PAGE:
Indeed, sprouting is inhibited by CCC (Majeed and Bano, 2004). Shoot growth is reduced by a foliar application of CCC: CCC reduces stem length, leaf area and internode length (Dyson, 1965; Digby and Dyson, 1973). A foliar application of CCC reduced tuber yield (Rex, 1992).

Information on the effects of CCC on sprouting and vigour of seed tubers when applied directly to the seed tubers is scarce.

In this study, the effects of two different doses of GA and CCC applied directly on the seed tuber, on the sprouting behaviour and growth vigour of seed tubers will be described, using different sizes of normal seed tubers of normal to relatively high physiological age and different cultivars. Moreover, the effect of cutting of the seed tubers (necessary to effectively apply the growth regulator) will be assessed.

MATERIALS AND METHODS

This study was conducted in 2005 at the Unifarm of the Crop Science Department of Wageningen University and Research Center.The experiment included three factors: size of normal seed tubers (35- 45, 45-55 and 55-65 mm), growth regulator (GA and CCC, including two controls) and potato cultivars (Frieslander (early), Marfona (mid-early) and Sante (late). The factor growth regulator consisted of six levels: two doses of GA3 (2.5 and 5 mg L-1), two doses of CCC (10 and 100 mg L-1) and two controls (seed tubers cut and seed tubers uncut). The experiment consisted of two parts. The first part was a sprout behaviour test and the second part was a vigour experiment. The seed tubers were delivered by Unifarm of Wageningen University. First, seed tubers were accurately sorted out by a grader into the three sizes (35-45, 45-55 and 55-65 mm). The seed tubers were stored in a cold store at 4°C and a relative humidity of 80%. For the sprout behaviour test, 10 seed tubers per treatment combination were selected. All seed tubers (except those for the control treatment with uncut seed tubers) were hand cut and an incision was made to two thirds of the longest axis of the seed tubers, to allow growth regulators to penetrate. To prevent the incision from closing a piece of paper was inserted in the cut. After all incisions were made, growth regulators were applied by soaking the seed tubers in the appropriate solution for 10 min. Treatments included 2.5 or 5 mg L-1 gibberellic acid, 10 or 100 mg L-1 CCC, or demi-water. Seed tubers were then stored for a period of 11 days at 18°C, full darkness and a very high humidity to allow wound healing and sprouting. After 11 days, the seed tubers had produced sprouts and were transferred to the cold store (4°C; 80% relative humidity) to allow recording of data on sprouting at the same stage of development. Data were collected on number of sprouts, length of longest sprout and weight of sprouts to assess the effects of seed tuber size and growth regulators on sprouting capacity. As also the weight of the sprouts was recorded, the seed tubers were de-sprouted and the second part of the experiment was therefore carried out with de-sprouted seed tubers. De-sprouting enhances the expression of the effects of storage temperatures on growth vigour (Struik and Wiersema, 1999) and may also enhance the effects of the growth regulators.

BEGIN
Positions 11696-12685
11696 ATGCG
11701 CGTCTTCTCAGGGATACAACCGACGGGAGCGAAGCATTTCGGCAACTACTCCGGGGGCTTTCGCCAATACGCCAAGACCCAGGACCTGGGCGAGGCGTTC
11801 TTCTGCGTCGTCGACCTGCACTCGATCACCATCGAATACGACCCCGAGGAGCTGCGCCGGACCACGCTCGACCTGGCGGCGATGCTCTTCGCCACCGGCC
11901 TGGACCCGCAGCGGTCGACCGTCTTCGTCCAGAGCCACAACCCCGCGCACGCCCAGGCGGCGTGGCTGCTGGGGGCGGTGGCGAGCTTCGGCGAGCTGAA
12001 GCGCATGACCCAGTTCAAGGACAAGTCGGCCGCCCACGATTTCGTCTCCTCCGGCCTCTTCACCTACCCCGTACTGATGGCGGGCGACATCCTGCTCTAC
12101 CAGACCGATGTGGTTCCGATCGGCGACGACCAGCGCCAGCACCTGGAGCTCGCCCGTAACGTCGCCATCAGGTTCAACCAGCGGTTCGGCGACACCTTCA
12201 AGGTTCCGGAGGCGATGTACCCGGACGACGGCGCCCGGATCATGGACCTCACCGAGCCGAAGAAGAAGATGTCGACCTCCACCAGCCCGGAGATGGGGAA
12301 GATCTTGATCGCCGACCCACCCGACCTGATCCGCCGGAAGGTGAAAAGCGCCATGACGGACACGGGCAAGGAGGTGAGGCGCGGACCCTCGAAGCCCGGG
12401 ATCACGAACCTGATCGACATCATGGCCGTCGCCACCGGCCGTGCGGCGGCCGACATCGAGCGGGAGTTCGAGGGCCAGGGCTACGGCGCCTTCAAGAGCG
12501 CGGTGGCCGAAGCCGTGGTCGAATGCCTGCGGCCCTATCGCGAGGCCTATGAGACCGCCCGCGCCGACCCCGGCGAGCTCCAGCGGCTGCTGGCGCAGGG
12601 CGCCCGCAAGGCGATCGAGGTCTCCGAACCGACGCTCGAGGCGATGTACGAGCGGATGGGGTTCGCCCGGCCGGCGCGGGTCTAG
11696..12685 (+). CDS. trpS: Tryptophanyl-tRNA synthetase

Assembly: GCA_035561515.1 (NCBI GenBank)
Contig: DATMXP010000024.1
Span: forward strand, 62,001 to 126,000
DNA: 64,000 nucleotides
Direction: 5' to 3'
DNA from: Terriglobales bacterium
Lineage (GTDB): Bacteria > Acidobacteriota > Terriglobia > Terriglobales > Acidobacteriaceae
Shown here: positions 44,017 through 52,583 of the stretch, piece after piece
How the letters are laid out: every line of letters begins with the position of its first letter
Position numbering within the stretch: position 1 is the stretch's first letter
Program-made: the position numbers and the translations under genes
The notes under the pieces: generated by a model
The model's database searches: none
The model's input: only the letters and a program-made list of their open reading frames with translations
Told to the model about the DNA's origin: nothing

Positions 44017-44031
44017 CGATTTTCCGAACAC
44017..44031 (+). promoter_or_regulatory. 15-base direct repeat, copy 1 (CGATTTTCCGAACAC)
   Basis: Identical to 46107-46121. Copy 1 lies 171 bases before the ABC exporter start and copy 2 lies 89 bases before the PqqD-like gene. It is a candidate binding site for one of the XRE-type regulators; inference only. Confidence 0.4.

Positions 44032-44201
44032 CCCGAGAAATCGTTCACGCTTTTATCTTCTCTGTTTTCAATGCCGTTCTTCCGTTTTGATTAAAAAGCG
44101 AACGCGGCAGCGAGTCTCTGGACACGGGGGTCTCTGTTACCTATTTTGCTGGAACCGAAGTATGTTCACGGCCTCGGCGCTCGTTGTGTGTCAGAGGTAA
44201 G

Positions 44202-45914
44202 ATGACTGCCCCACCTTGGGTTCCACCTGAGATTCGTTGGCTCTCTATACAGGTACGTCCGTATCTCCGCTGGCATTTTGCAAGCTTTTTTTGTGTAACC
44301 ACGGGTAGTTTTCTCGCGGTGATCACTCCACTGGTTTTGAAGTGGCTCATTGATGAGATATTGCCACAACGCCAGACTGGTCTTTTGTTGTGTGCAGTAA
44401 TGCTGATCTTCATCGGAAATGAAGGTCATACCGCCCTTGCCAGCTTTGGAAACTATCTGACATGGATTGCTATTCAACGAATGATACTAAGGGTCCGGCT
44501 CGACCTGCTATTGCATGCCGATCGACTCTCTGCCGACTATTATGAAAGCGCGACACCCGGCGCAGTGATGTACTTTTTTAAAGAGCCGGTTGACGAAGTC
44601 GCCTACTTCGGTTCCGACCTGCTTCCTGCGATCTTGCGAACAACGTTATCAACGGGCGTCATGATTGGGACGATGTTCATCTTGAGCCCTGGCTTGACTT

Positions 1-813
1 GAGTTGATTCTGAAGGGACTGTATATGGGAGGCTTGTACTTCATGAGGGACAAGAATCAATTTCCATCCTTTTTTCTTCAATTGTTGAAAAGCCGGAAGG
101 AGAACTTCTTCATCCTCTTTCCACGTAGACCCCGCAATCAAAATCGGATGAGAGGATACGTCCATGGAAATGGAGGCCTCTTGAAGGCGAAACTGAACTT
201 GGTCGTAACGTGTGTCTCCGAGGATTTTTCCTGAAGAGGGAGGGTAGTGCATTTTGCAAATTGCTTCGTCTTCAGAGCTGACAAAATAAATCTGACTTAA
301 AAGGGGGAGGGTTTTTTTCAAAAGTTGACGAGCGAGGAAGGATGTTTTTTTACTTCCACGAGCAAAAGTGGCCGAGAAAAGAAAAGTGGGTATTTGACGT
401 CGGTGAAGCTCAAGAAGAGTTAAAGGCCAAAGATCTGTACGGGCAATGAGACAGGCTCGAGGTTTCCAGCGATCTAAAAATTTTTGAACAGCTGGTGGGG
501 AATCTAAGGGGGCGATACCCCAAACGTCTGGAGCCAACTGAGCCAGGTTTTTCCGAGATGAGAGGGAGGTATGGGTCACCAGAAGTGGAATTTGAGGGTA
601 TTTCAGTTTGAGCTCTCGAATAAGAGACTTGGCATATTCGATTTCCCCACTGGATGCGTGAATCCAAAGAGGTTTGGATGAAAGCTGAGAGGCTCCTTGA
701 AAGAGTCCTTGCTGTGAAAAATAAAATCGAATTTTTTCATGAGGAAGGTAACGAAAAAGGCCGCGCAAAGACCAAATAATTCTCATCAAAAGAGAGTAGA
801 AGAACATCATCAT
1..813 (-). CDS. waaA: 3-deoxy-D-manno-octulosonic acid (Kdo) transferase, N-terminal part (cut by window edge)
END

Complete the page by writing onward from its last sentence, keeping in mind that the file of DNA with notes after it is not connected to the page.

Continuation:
When measurements on sprout behaviour were completed, the second part of experiment was started. This part was designed to assess the effects of the treatments on the growth vigour of the seed potato tubers. Seed tubers were planted into 5 L pots (filled with potting soil without fertilizer) at a depth of 8 cm. Pots were randomly placed in a greenhouse under the following conditions: day temperature 18°C (12 h), night temperature 12°C (12 h), relative humidity 80%. Daylight (12 h) was supplemented with 0.8 Philips SON-T-Agro lamps 400 W m-2 and with incandescent illumination.